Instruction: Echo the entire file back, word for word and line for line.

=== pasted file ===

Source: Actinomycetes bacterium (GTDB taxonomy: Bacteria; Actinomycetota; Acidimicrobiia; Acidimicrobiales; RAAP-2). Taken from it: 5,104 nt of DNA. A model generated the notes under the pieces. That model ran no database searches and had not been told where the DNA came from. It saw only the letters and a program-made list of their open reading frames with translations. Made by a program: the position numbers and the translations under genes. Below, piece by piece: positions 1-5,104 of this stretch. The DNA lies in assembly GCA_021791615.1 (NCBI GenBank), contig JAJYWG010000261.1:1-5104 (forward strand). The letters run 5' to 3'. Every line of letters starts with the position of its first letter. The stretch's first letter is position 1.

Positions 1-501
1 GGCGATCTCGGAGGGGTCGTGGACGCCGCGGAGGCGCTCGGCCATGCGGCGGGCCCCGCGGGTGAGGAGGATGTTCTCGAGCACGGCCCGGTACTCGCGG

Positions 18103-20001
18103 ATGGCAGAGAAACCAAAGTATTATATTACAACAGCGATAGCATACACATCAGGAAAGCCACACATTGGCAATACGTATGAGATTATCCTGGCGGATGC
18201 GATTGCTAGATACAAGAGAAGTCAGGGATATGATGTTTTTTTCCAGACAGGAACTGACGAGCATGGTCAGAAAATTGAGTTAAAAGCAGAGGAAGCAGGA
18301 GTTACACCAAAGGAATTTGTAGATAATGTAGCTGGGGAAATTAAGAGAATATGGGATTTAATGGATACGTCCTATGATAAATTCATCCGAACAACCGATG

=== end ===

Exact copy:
Source: Actinomycetes bacterium (GTDB taxonomy: Bacteria; Actinomycetota; Acidimicrobiia; Acidimicrobiales; RAAP-2). Taken from it: 5,104 nt of DNA. A model generated the notes under the pieces. That model ran no database searches and had not been told where the DNA came from. It saw only the letters and a program-made list of their open reading frames with translations. Made by a program: the position numbers and the translations under genes. Below, piece by piece: positions 1-5,104 of this stretch. The DNA lies in assembly GCA_021791615.1 (NCBI GenBank), contig JAJYWG010000261.1:1-5104 (forward strand). The letters run 5' to 3'. Every line of letters starts with the position of its first letter. The stretch's first letter is position 1.

Positions 1-501
1 GGCGATCTCGGAGGGGTCGTGGACGCCGCGGAGGCGCTCGGCCATGCGGCGGGCCCCGCGGGTGAGGAGGATGTTCTCGAGCACGGCCCGGTACTCGCGG

Positions 18103-20001
18103 ATGGCAGAGAAACCAAAGTATTATATTACAACAGCGATAGCATACACATCAGGAAAGCCACACATTGGCAATACGTATGAGATTATCCTGGCGGATGC
18201 GATTGCTAGATACAAGAGAAGTCAGGGATATGATGTTTTTTTCCAGACAGGAACTGACGAGCATGGTCAGAAAATTGAGTTAAAAGCAGAGGAAGCAGGA
18301 GTTACACCAAAGGAATTTGTAGATAATGTAGCTGGGGAAATTAAGAGAATATGGGATTTAATGGATACGTCCTATGATAAATTCATCCGAACAACCGATG